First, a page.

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Front Mol Biosci. 2019 Aug 16;6:69. doi: 10.3389/fmolb.2019.00069. eCollection 2019.

Ultra-High-Precision, in-vivo Pharmacokinetic Measurements Highlight the Need for and a Route Toward More Highly Personalized Medicine.

Author information

1
Department of Psychology, California State University, Dominguez Hills, Carson, CA, United States.
2
Institute for Collaborative Biotechnologies, University of California, Santa Barbara, Santa Barbara, CA, United States.
3
Department of Psychological & Brain Sciences, University of California, Santa Barbara, Santa Barbara, CA, United States.
4
Department of Pharmacology and Molecular Sciences, Johns Hopkins University School of Medicine, Baltimore, MD, United States.
5
Department of Chemistry and Biochemistry, University of California, Santa Barbara, Santa Barbara, CA, United States.
6
Center for Bioengineering, University of California, Santa Barbara, Santa Barbara, CA, United States.
7
Bren School of Environmental Science & Management, University of California, Santa Barbara, Santa Barbara, CA, United States.
8
Interdepartmental Program in Biomolecular Science and Engineering, University of California, Santa Barbara, Santa Barbara, CA, United States.
9
Neuroscience Research Institute, University of California, Santa Barbara, Santa Barbara, CA, United States.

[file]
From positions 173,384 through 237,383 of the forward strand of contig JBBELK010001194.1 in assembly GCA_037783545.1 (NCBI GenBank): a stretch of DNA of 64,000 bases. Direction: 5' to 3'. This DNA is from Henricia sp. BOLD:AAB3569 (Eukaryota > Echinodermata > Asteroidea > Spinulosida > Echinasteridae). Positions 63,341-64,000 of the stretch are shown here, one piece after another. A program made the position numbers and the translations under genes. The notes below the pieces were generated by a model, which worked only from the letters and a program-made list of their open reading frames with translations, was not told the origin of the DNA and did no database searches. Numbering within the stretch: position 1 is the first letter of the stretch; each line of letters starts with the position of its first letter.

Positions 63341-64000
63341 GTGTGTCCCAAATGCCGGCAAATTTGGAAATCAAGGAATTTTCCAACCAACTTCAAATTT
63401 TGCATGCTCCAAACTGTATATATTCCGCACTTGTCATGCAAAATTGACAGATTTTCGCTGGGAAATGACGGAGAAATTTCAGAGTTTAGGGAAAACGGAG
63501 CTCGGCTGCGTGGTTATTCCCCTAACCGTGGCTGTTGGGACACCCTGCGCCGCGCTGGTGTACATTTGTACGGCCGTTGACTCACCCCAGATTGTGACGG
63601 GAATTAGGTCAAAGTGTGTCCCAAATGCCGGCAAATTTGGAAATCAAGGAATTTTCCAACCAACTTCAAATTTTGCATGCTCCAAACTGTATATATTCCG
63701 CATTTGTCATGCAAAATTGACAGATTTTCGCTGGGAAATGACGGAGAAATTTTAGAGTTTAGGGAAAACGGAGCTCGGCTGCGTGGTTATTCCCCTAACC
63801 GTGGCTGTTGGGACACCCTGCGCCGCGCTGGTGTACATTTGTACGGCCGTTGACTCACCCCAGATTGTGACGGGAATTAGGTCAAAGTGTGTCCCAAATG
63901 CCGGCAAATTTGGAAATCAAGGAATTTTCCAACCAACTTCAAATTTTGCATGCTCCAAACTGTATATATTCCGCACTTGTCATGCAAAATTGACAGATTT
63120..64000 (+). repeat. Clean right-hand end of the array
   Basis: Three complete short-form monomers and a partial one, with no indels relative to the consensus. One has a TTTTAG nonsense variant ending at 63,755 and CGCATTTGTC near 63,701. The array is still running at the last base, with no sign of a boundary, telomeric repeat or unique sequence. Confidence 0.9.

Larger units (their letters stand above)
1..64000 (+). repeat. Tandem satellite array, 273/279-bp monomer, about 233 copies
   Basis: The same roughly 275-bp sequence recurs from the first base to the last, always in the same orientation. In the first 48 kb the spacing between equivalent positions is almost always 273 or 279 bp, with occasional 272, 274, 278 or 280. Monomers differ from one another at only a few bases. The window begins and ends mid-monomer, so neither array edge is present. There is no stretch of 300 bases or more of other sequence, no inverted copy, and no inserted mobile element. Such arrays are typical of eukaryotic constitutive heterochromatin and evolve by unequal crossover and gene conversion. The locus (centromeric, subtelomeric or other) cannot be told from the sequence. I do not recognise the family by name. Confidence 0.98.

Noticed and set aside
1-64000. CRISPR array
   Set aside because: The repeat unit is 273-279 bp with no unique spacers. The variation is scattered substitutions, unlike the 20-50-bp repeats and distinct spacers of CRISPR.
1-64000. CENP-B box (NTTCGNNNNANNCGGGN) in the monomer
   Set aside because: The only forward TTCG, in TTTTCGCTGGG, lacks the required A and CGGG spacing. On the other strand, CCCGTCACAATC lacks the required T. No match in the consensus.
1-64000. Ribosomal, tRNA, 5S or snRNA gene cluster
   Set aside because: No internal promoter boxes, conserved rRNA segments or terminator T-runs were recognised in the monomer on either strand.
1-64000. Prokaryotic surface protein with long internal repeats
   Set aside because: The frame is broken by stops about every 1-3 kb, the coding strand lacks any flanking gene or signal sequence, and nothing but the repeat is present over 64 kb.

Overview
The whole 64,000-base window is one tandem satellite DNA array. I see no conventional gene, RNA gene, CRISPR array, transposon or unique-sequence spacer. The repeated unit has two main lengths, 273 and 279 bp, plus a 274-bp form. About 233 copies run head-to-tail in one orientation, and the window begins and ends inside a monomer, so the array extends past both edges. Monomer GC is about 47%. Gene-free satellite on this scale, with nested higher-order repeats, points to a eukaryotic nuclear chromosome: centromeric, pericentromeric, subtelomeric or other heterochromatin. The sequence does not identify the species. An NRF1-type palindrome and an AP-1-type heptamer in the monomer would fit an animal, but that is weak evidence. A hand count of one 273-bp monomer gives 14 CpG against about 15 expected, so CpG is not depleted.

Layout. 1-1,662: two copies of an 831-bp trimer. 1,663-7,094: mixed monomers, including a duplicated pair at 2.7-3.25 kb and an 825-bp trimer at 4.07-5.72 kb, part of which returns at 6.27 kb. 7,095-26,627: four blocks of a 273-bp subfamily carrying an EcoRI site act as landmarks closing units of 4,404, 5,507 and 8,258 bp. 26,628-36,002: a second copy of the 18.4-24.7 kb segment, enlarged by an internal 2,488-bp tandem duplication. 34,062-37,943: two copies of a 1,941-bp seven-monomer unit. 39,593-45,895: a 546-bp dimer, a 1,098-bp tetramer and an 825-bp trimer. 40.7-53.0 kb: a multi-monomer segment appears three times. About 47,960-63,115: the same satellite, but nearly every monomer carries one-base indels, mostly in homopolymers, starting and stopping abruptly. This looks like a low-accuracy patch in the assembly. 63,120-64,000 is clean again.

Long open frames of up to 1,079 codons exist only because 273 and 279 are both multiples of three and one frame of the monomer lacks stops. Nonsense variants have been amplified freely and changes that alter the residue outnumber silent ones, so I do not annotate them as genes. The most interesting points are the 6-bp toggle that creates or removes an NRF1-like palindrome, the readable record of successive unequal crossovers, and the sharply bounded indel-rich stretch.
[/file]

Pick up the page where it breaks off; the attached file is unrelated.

10
Department of Molecular Cellular and Developmental Biology, University of California, Santa Barbara, Santa Barbara, CA, United States.

Abstract

Clinical drug dosing would, ideally, be informed by high-precision, patient-specific data on drug metabolism. The direct determination of patient-specific drug pharmacokinetics ("peaks and troughs"), however, currently relies on cumbersome, laboratory-based approaches that require hours to days to return pharmacokinetic estimates based on only one or two plasma drug measurements. In response clinicians often base dosing on age, body mass, pharmacogenetic markers, or other indirect estimators of pharmacokinetics despite the relatively low accuracy of these approaches. Here, in contrast, we explore the use of indwelling electrochemical aptamer-based (E-AB) sensors as a means of measuring pharmacokinetics rapidly and with high precision using a rat animal model. Specifically, measuring the disposition kinetics of the drug tobramycin in Sprague-Dawley rats we demonstrate the seconds resolved, real-time measurement of plasma drug levels accompanied by measurement validation via HPLC-MS on ex vivo samples. The resultant data illustrate the significant pharmacokinetic variability of this drug even when dosing is adjusted using body weight or body surface area, two widely used pharmacokinetic predictors for this important class of antibiotics, highlighting the need for improved methods of determining its pharmacokinetics.

KEYWORDS:

aminoglycosides; aptamer-based sensors; body surface area; pharmacokinetics; therapeutic drug monitoring

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